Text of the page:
Campus / COVID-19 / Food Politics / News / April 12, 2020

COVID-19 affects campus sustainability efforts

An Eagle Enterprises Recycling can sits outside of Hamblin Hall. (Katy Coseglia/TKS)

As classes are offered remotely this term, campus waste bins and parking lots remain overwhelmingly empty and lights inside abandoned classrooms are turned off. TKS spoke to Knox’s Director of Sustainability Deborah Steinberg on how the quarantine conditions have affected the school’s sustainability efforts. 

“Some of the practices that we have, the reuse practices that we’ve established, we’re having to pause on and we’re having to go to a disposable option,” Steinberg said during a phone interview. “I don’t think it’s going to impact our waste numbers, because we still have significantly fewer people on campus.” 

According to a campus-wide email from Teresa Amott at the start of April, “there are only 180 students on campus, and faculty and staff are working remotely.” Students on campus can no longer dine in the Hard Knox Cafe and cannot use their reusable clamshells to get takeout cafeteria food. Students must use disposable containers in order to prevent risks of transmission.

Despite this, Steinberg said the campus is fortunate to already have a compost system in place. Instead of the clam shells, students and staff will use the disposable, compostable containers typically found in the Gizmo. As the compost vendor is still working with Knox, dining waste will be able to be diverted from the landfill. 

Steinberg said the campus itself is using less energy, though that energy use is being displaced elsewhere in people’s homes. Likewise, the waste the campus would otherwise be producing this term has only shifted where it is being produced.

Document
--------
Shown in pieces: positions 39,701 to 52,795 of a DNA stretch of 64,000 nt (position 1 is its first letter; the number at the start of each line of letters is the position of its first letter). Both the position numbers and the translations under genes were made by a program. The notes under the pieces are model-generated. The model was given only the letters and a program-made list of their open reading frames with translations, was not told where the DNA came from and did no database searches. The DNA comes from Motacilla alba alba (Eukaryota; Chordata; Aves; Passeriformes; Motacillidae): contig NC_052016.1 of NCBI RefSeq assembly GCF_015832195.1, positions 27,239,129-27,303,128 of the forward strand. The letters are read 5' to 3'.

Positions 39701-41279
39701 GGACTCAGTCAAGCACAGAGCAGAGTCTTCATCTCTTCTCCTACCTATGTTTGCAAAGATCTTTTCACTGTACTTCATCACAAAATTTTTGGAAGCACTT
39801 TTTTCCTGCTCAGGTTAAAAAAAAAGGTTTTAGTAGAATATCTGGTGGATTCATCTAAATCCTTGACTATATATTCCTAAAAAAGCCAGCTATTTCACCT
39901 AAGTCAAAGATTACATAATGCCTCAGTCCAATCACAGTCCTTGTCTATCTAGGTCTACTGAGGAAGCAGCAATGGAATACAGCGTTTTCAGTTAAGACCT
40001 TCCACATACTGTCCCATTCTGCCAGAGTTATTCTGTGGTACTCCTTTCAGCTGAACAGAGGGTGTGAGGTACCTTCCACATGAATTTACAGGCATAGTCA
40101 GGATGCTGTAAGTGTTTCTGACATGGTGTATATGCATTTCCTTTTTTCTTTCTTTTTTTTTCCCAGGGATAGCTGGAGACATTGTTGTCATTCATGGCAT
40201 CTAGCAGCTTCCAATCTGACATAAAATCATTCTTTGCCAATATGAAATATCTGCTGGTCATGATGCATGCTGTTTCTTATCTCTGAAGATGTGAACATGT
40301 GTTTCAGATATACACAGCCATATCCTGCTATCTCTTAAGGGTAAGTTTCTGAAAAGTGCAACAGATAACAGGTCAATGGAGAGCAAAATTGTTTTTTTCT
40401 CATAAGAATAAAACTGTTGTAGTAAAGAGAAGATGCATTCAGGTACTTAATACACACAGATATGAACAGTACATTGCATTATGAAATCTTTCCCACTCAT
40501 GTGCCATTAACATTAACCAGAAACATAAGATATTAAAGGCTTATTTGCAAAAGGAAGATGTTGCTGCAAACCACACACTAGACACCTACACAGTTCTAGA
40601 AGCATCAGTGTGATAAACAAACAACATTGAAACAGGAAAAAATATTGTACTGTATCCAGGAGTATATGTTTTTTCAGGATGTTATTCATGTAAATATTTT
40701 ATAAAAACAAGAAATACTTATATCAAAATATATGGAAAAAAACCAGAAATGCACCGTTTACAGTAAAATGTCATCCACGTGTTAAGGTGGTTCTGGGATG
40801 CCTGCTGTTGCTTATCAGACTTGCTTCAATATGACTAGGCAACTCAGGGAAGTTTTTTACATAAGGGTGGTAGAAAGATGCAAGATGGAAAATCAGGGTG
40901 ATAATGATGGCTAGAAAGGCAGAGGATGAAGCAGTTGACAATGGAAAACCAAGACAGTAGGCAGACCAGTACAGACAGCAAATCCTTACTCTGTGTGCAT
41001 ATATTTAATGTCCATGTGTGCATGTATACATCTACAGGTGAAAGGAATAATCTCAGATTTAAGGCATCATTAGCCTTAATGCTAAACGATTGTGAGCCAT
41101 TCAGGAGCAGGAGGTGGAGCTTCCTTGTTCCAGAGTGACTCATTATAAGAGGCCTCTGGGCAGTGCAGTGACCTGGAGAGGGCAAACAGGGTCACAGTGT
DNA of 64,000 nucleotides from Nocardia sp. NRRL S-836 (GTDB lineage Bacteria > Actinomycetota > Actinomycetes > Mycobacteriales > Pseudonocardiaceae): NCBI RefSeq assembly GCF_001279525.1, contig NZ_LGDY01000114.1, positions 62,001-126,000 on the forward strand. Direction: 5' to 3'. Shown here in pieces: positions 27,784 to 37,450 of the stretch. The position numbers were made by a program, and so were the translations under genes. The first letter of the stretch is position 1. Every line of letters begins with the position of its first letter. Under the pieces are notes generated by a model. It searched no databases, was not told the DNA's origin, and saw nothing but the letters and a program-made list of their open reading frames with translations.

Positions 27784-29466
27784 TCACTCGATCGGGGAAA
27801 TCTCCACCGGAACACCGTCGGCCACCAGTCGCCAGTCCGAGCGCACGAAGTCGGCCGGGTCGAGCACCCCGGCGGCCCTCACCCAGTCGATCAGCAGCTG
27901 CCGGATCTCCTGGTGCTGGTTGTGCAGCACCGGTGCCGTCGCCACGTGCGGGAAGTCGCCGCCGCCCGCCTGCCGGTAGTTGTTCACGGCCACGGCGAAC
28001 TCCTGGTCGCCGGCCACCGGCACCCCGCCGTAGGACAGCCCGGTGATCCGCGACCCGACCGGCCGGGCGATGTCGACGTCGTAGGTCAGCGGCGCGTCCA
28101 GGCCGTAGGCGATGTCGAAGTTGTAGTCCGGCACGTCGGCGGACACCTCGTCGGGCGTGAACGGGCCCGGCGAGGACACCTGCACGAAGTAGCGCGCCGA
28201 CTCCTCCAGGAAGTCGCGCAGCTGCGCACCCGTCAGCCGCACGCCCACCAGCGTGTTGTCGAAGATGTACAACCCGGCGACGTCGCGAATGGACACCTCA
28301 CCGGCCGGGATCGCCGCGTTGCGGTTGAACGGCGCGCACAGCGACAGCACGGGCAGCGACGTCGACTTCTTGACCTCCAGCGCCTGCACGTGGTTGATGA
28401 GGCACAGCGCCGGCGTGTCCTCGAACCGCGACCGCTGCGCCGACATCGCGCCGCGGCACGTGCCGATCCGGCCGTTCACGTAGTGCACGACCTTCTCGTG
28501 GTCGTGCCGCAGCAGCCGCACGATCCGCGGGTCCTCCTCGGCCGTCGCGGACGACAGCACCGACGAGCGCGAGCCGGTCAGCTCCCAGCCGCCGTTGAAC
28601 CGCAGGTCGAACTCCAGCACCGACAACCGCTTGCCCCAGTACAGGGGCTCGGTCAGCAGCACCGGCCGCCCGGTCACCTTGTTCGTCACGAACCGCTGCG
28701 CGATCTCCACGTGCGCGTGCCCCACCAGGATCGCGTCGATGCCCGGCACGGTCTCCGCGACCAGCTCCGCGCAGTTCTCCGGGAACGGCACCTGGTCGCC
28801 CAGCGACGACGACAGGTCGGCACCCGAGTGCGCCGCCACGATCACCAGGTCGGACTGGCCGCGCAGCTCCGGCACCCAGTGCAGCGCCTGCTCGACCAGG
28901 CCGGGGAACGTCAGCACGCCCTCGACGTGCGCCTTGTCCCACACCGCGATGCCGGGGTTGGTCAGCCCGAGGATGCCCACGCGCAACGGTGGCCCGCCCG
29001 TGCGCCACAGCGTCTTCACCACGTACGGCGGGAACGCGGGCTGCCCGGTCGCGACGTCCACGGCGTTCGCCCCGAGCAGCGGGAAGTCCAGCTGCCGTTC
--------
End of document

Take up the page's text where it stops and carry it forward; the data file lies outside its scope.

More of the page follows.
“The one thing we know is not happening is people are not driving to campus, who normally drive to campus. So that use is going down in terms of carbon,” Steinberg said.

While students and faculty remain indoors, class and meetings are pushed online, Steinberg said the quarantine may serve as an opportunity for people to evaluate their practices and determine whether they return to the same behavior after the mandates are lifted. 

“I had some students working with me last term, and the project they were really interested in was how can we reduce paper usage in classwork. I think, by accident, some courses are having to look at ways to do that already so it will be interesting to reflect afterwards and see what was successful and what wasn’t in terms of paper reduction,” Steinberg said.

Most of the Office of Sustainability’s work operates face-to-face, Steinberg said. Steinberg said she is now focusing on how to push sustainability programs online and collect data for the college’s approaching sustainability report. Otherwise, the office is working with students to continue celebrating and serving the environment amid remote operations.

“April is Earth Month and Students for Sustainability along with the Office for Sustainability had events and activities leading up to the Earth day festival. So with the move to online, we’re looking at ways to connect and celebrate Earth Day virtually this year,” Steinberg said. “And it is the 50th anniversary of Earth Day so it is something we are really looking forward to really celebrating together—so looking at ways to still connect and encourage environmental stewardship is something we’re hoping to share information about soon.”


Sam Lisec, Co-News Editor
Co-News Editor
Samuel Lisec is a junior majoring in creative writing and minoring in journalism and philosophy. During his sophomore year, he worked as a staff writer. At the start of his junior year, he became a news editor. He is the recipient of the Knox Theodore Hazen Kimble Award for best feature story in 2018, and the Illinois College Press Association Honorable Mention Award for a Comic Strip in 2018. Email:

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